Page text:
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The Niagara Falls Ice Bridge

A Brief History of Winter and Ice on the Falls

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The Niagara Falls Ice Bridge

The Niagara Falls Ice Bridge: Bain News Service, publisher - 1912. Title from unverified data provided by the Bain News Service on the negatives or caption cards. Forms part of: George Grantham Bain Collection (Library of Congress). 1912.

The Library of Congress/Flickr

Like a miniature glacier rising out of the waters below Niagara Falls, the ice bridge is a tale of natural wonder. While the waters never stop flowing, the perpetual mists created by the falling waters will freeze into layers of ice 50 feet or more thick. With a prolonged and cold winter, the ice can build up to the point where it is known as an ice bridge.

The ice bridge at Niagara Falls is created when ice and slush from Lake Erie flows over Niagara Falls. The ice is then jammed towards the Canadian Falls as piles of ice build into an enormous ice structure several miles downriver.

As early as the 1800s, the ice bridge became a large tourist attraction. According to the Niagara Falls Ice Bridge History page, an early tourism book from 1842 describes the ice bridge as follows:

The river never freezes over but large masses of ice are sometimes collected and blocked in, so as to form a natural bridge, extending up to the foot of the Falls and for two miles down the stream. Magnificent views of the cataract are then obtained from the frozen platform and splendors surpassing the Polar Seas are beheld.
Until 1912, tourists were actually allowed to walk across the ice bridge. Local newspapers reported a booming business as shop owners would build small wooden structures to sell souvenirs, liquor, and other items. In one New York Times Article dated March 5 1882, these ice bridge profiteers are profiled. Often, tourists were convinced to pay money to be guided across the ice jam. But in a sudden turn of events, the ice bridge broke in 1912 and three people were swept downriver to their deaths. From that point on, it became illegal to walk on the ice bridge.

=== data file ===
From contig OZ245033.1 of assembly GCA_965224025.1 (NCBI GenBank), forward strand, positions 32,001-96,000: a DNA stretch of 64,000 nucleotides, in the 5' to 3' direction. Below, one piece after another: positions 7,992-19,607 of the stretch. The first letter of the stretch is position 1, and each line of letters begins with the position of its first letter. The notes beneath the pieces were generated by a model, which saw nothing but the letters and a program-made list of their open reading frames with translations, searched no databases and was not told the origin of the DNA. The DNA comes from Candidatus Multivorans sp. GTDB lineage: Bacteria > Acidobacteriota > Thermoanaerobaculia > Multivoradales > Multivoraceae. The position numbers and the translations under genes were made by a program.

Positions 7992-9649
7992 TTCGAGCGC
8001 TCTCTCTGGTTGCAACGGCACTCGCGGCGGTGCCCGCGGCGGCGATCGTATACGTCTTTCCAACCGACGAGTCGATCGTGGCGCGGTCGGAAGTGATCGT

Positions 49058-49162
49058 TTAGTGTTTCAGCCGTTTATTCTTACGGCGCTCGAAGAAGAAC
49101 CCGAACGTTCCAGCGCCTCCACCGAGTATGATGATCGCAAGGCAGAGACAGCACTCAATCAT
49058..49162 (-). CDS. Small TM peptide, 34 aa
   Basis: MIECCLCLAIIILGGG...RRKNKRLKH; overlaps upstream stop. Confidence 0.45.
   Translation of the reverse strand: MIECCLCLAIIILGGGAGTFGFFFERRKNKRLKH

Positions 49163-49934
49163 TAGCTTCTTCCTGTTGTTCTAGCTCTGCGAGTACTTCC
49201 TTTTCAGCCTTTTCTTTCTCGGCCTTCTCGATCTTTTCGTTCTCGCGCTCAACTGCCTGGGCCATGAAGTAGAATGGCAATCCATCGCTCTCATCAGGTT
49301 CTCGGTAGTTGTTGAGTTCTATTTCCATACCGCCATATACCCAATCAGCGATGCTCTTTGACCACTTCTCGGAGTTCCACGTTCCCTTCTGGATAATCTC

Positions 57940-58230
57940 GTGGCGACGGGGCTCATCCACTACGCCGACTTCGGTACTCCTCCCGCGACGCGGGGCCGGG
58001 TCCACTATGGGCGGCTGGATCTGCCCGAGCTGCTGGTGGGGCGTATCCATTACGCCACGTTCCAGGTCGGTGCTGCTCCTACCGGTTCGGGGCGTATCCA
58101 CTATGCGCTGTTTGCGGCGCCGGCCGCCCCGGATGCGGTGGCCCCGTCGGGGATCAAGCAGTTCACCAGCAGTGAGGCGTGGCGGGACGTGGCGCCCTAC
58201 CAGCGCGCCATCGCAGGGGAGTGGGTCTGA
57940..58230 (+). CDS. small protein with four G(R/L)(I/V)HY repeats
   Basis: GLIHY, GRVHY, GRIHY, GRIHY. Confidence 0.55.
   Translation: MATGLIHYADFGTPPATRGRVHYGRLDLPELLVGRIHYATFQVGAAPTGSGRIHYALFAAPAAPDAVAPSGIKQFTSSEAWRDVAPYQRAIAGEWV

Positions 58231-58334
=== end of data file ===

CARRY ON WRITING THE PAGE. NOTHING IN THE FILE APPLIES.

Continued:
The ice jams both below and above the falls have been so intense, the entire area has gone silent. On March 29, 1848, the sound of the water rushing over the falls halted into an eerie silence as an enormous ice dam formed at the source of the Niagara River on the eastern shore of Lake Erie. The silence extended for over a day as tourists watched the event in amazement.

Even Abraham Lincoln was fascinated by Niagara Falls. Lincoln's 1848 notes for a lecture concerning the Niagara Falls negotiations describe the area:

Niagara --Falls! By what mysterious power is it, that millions and millions, are drawn from all parts of the world, to gaze upon Niagara Falls? There is no mystery about the thing itself-- Every effect is just such as any inteligent man knowing the causes, would anticipate, without it-- If the water moving onward in a great river, reac[hes] a point when there is a perpendicular jog, of a hundred feet in descent, in the bottom of the river, -- it is plain the water will have a violent and continuous plunge at that point-- It is also plain the water, thus plunging, will foam, and roar, and send up a mist, continuously, in which last, during sunshine, there will be perpetual rain-bows-- The mere physical of Niagara Falls, is only this-- Yet this is really a very small part of that world's wonder-- It's power to excite reflection, and emotion, is it's great charm--
By July 15, 1885, tourism and the preservation of Niagara Falls became a priority as the 400-acre Niagara Reservation State Park officially opened. While currently known as Niagara Falls State Park, it is the oldest state park in the country.

References:

Niagara Falls Ice Bridge History
Niagara Falls Live
Library of Congress - American Memory Collection

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